Summary: This account tells us about the initial respond of the disciples to the death of Christ. These two disciples (maybe also the eleven disciples) had lost hope and fallen into pit of sadness and despair.


Luke 24:13-53

April 2006


This is one of the most beloved accounts of the resurrection story. It is an account of an experience of two disciples on the way to Emmaus. This event takes place hours after the resurrection. Who these disciples are, we don’t know definitely. The names are given, but to who they are, are hard to say because it is impossible to identify these names with the actual person. Cleopas is identified here. We do know the person who bore this name. He is the husband of sister of Virgin Mary. However, we don’t know if he is that Cleopas.

The name of the other, Simon, is sometimes lead to identify with Simon Peter. But this could hardly be the case. Because we are told that in the end of the incident, that when they return to Jerusalem the eleven gathered together in the upper room. Simon Peter certainly was one of the eleven. These disciples have gathered already there when these two disciples join them.

So, who are they we do not know.

This account tells us about the initial respond of the disciples to the death of Christ. These two disciples (maybe also the eleven disciples) had lost hope and fallen into pit of sadness and despair. As they walked and talked, a "stranger" approached them and asked about what they were discussing.

They continued by telling of the empty tomb and reports from some of the women disciples that He was alive (Luke 24:13-35). At the end of our text, the disciples’ fear has turned to boldness; their confusion to conviction; their troubled spirits to joy; their wallowing in self-pity and disappointment to worship.

Let us then now explore the text and see what truth and lessons we can learn from these disciples who after Christ death lost hope and fallen into sadness, but eventually transformed to an invincible force that turned the word up-side down.

Revealing Himself Through The Word (24:13-27)

A. Discouraged Disciples. The scene was that of a lonely walk by two disciples. Things were not going well for these two, at least they thought not. Their hopes, big hopes, had been dashed in pieces. What had been such a bright, promising prospect now lay in ashes as a ruined dream.

The two disciples left the band of apostles and the other disciples soon after Peter and John returned from the tomb, for the two disciples knew nothing of the appearance of Jesus to Mary Magdalene and the other women. It was “that same day” that the women discovered the empty tomb and reported it to the disciples. The news had been received with skepticism, as utter nonsense. These two disciples had either been present or else had heard the news from some other source.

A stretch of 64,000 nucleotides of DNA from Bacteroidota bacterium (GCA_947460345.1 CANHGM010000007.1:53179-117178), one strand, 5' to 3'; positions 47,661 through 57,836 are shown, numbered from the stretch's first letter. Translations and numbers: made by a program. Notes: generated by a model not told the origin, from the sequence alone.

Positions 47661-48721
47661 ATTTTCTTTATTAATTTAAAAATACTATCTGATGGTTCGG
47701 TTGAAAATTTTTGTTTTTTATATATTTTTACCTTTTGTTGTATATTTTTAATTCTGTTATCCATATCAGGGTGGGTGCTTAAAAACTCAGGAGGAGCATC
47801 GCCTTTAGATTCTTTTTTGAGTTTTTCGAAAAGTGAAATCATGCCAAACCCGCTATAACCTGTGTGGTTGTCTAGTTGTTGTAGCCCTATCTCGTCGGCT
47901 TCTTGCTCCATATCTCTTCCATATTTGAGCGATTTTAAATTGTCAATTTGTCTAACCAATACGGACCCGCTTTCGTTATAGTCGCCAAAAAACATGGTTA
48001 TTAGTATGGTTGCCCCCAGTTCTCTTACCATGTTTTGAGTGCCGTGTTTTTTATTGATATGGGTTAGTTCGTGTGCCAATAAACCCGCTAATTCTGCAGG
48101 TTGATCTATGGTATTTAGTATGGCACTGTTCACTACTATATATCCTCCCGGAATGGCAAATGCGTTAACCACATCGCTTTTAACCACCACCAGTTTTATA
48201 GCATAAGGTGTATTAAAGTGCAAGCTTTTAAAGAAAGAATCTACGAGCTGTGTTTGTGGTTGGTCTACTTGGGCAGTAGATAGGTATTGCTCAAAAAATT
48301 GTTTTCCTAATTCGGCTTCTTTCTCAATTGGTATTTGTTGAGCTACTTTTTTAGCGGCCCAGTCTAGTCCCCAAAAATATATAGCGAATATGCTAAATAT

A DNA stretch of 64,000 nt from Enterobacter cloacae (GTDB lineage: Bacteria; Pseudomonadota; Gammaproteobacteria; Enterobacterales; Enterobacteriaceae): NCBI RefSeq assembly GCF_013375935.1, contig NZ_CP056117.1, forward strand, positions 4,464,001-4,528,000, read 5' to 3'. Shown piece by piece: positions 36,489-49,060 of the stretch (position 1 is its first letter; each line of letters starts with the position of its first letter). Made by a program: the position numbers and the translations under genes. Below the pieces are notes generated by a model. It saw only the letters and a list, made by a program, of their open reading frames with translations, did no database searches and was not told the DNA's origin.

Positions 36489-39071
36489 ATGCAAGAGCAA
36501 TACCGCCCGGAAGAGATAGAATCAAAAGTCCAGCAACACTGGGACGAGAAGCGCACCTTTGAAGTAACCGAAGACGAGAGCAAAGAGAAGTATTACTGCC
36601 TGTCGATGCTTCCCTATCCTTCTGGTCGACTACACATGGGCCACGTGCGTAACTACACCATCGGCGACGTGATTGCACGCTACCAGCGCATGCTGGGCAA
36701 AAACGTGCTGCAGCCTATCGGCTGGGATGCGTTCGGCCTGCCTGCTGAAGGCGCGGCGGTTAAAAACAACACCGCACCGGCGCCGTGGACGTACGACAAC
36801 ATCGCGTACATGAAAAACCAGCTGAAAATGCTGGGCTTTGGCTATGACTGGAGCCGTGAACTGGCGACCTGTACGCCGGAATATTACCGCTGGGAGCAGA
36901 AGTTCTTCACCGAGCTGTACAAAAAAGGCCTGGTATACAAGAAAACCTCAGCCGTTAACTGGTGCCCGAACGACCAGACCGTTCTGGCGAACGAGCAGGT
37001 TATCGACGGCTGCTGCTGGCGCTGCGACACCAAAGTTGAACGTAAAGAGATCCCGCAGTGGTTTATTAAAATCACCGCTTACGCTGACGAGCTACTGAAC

As they made their way to Emmaus they were sad, gripped by a spirit of despair over the Lord’s crucifixion (24:18-21).Their hope that Jesus is a promise Messiah had been devastated, dashed against the rocks of death. They saw the Lord crucified. It is interesting isn’t it how their lost of joy and gladness is tied in their hope that He was the one who will redeem Israel. It must have been difficult to try to piece together the events of the last three days in some way so as to make sense of them.

Maybe they had these questions in mind: Why had the One who walked on water and calmed the sea not delivered Himself from death? His enemies had treated Him so badly, and had taunted Him to "come down from the cross." Why had He been so yielding? Why did He refuse to defend Himself at the trial against the lies? Why had He not appealed to Pilate when given every opportunity to do so? It almost seemed as if Pilate had wanted Him too, but He wouldn’t.

Now while they talked and discussed these things with each other, Jesus Himself came up and walked with them and joined in their conversation. Noticed verses 15-18: they did not recognize Jesus. His resurrected body differed enough that He was not recognized. Now Jesus wanted them to more freely discuss the events with Him.

• Question No.1: What are you talking about; what is it that is causing you to be sad? (vv.17)

• Question No.2: What things? What circumstances could possibly cause such sadness and despair? (vv. 19-24)

• Question no.3: “Did not the prophets predict Messiah’s death and resurrection?” (vv.25-27)

Cleopas was surprised that the stranger did not know what have been taking place. He answered Christ with rebuff, “Are you a stranger here”?

It is very interesting to take a note that Jerusalem’s population was swelled with pilgrims or “strangers” who made the journey to celebrate the Passover each year. Josephus, the Jewish historian, has written that during the Passover the population of the city frequently rose to more than three million people. Hence the explanation of the disciples on the road to Emmaus, by which they held Jesus to be a “stranger,” was a very natural one.

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